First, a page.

The Hawley Arms: the pub that inspired Amy Winehouse’s ‘Back to Black’

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The vocals don’t take long to start in ‘Remember (Walkin’ In The Sand)’ by The Shangri-La’s. Three notes are played on the piano before drums, a backing track of “Ooohs” comes in, and the words “Seems like the other day, my baby went away” chime through. This is the song that Amy Winehouse showed Mark Ronson when they first met in New York in 2006, and this formed the foundation for one of the biggest works she’d ever release, ‘Back to Black’.

When you go to Camden today, you are swarmed with tourists, tacky shops and people stopping in the street to take photographs. While a lot of people visiting London view it as a must-visit, those locals roll their eyes at the notion of stopping by, knowing they will be bombarded the minute they step off the tube. It’s hard to image the area as anything other than a tourist trap, but it was once the cultural hub for music and art in London, as all creatives would flock there to get drunk, meet people and swap ideas.

One of those people was Amy Winehouse, who frequently visited a pub called The Hawley Arms. While the boozer still stands in all its glory today and is laden with cut-outs from music magazines and gig posters, it is more renowned for its sun trap beer garden and thick-cut chips instead of being the hub of creativity. Back in the day, though, you couldn’t turn a corner without seeing somebody leaving their mark on the world of literature, music, or comedy.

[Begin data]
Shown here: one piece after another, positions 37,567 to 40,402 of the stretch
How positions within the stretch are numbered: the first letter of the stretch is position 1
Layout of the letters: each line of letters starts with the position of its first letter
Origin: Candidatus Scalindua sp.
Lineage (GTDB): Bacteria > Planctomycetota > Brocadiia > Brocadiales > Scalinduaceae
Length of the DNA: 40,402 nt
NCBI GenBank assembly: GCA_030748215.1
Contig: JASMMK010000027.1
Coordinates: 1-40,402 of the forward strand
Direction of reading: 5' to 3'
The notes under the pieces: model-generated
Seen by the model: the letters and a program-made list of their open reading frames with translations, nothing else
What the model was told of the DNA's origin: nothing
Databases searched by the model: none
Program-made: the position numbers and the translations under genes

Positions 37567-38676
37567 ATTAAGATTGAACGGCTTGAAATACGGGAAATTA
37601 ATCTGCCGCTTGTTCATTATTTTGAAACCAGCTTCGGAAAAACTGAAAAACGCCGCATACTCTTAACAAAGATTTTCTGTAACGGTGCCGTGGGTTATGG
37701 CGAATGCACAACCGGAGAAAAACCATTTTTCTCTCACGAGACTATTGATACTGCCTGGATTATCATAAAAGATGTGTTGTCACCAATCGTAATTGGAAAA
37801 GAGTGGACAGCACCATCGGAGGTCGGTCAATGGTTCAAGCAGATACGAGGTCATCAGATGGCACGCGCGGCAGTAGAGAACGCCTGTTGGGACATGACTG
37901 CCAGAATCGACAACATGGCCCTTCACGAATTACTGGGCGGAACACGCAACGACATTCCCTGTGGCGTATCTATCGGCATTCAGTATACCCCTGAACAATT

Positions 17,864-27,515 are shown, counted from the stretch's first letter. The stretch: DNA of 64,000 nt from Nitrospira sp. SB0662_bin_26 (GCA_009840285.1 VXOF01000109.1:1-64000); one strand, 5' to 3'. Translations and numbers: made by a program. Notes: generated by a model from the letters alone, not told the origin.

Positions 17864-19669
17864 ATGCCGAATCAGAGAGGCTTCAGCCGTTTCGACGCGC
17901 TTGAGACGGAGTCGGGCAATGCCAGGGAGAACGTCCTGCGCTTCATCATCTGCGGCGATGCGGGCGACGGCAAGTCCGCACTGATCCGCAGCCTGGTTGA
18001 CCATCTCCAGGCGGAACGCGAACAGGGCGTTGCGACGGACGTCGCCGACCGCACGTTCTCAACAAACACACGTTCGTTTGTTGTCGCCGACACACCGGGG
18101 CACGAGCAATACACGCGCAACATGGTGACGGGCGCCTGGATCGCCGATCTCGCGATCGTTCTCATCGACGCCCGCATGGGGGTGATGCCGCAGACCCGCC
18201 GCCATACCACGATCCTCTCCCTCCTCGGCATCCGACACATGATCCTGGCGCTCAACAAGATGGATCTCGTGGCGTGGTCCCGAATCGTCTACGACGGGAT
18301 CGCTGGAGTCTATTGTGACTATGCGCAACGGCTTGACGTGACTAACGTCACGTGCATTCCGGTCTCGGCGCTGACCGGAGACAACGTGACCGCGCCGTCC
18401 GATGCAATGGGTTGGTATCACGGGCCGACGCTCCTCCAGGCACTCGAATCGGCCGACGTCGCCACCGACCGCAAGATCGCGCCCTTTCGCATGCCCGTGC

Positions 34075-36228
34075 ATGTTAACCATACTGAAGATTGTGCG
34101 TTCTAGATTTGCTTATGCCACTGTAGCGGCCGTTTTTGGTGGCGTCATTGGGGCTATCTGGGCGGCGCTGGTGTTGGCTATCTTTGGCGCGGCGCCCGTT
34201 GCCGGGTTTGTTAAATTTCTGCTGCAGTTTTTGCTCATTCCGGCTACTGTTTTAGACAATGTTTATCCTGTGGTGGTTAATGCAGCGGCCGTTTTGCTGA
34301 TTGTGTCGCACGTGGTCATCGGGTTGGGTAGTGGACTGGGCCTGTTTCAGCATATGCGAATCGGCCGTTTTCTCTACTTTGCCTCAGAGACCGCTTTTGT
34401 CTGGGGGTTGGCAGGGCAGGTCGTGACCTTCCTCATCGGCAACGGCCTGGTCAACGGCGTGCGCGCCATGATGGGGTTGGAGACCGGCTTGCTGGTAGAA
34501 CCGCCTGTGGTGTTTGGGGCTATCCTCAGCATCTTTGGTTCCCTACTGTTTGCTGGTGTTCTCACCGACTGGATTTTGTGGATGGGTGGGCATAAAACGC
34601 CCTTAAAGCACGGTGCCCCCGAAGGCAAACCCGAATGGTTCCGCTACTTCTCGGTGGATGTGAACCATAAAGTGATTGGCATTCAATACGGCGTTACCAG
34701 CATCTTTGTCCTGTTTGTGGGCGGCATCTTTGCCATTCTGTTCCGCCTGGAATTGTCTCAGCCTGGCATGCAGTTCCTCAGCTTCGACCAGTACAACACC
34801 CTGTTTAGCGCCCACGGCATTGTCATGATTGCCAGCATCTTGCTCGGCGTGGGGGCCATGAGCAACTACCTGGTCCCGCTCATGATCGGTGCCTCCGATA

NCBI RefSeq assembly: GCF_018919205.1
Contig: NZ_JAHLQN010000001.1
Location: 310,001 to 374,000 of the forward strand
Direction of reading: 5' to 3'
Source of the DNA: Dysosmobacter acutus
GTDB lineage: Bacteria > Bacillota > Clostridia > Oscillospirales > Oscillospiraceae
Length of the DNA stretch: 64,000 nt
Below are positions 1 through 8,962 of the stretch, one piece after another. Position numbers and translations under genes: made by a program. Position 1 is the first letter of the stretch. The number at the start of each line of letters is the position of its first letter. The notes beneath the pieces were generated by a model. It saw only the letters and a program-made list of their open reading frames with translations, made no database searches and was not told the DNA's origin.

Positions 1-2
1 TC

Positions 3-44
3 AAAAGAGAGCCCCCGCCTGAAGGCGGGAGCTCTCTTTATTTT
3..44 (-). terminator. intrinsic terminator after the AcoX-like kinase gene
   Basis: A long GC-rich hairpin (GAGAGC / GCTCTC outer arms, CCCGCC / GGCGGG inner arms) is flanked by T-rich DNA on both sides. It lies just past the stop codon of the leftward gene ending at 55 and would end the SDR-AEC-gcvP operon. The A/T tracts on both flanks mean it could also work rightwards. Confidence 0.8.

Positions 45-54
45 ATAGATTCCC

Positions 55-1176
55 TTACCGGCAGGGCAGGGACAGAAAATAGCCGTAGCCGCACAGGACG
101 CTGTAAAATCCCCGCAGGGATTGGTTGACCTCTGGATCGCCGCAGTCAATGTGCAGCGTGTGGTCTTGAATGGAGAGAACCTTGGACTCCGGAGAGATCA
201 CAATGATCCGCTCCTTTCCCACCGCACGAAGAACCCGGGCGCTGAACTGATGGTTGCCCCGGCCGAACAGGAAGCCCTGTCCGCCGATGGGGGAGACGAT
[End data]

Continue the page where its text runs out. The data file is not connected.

It became a haven for Winehouse, who used to play snooker, drink, and listen to music on the pub’s famous jukebox. One of her favourite tracks to play was The Shangri-La’s ‘Remember (Walkin’ In The Sand)’, and as such, the song acted as a sonic safe space, transportive in the way that it could remind her of being in a pub, with her friends.

When she went through her initial break-up with Blake Fielder-Civil, she returned to the pub to drink and drown her sorrows. What was a safe haven was now a last resort as she tried to overcome her heartbreak. She became even more familiar with the music that was playing, so when she went to New York and met Mark Ronson, it’s hardly a surprise that when they were talking about what music she liked, she brought up The Shrangi-La’s.

“I just thought, let’s talk about music, see what she likes,” Ronson recalls when they sat in a studio together. “She said she liked to go out to bars and clubs and play snooker with her boyfriend and listen to the Shangri-Las. So, she played me some of those records, which turned into a crash course in girl group productions.”

That night, taking her musical taste garnered from The Hawley Arms into consideration, Ronson penned the first few chords down, and the two of them picked up in the morning. “She came back the next day and she was really into it, ended up staying for two weeks, and we fleshed out five or six songs.”

As far as the lyrics are concerned, Winehouse once again refers to the pub, as following the breakup, she and Fielder-Civil went their separate ways. “’Back to Black’ is when you’ve finished a relationship and you go back to what’s comfortable for you,” said Winehouse when talking about the song, “My ex went back to his girlfriend, and I went back to drinking and dark times.”

The track falls into the remit surrounding a lot of Winehouse’s work in that it is profoundly beautiful and deeply sad. Her problems with alcohol were one of the contributing factors towards her early death, and the comfort she found in drinking is depicted in a song which is now one of her most well-known. The music remains timeless, and though Camden might not be the same as it was, the most influential musicians from there still have memories that resonate in the streets today. 

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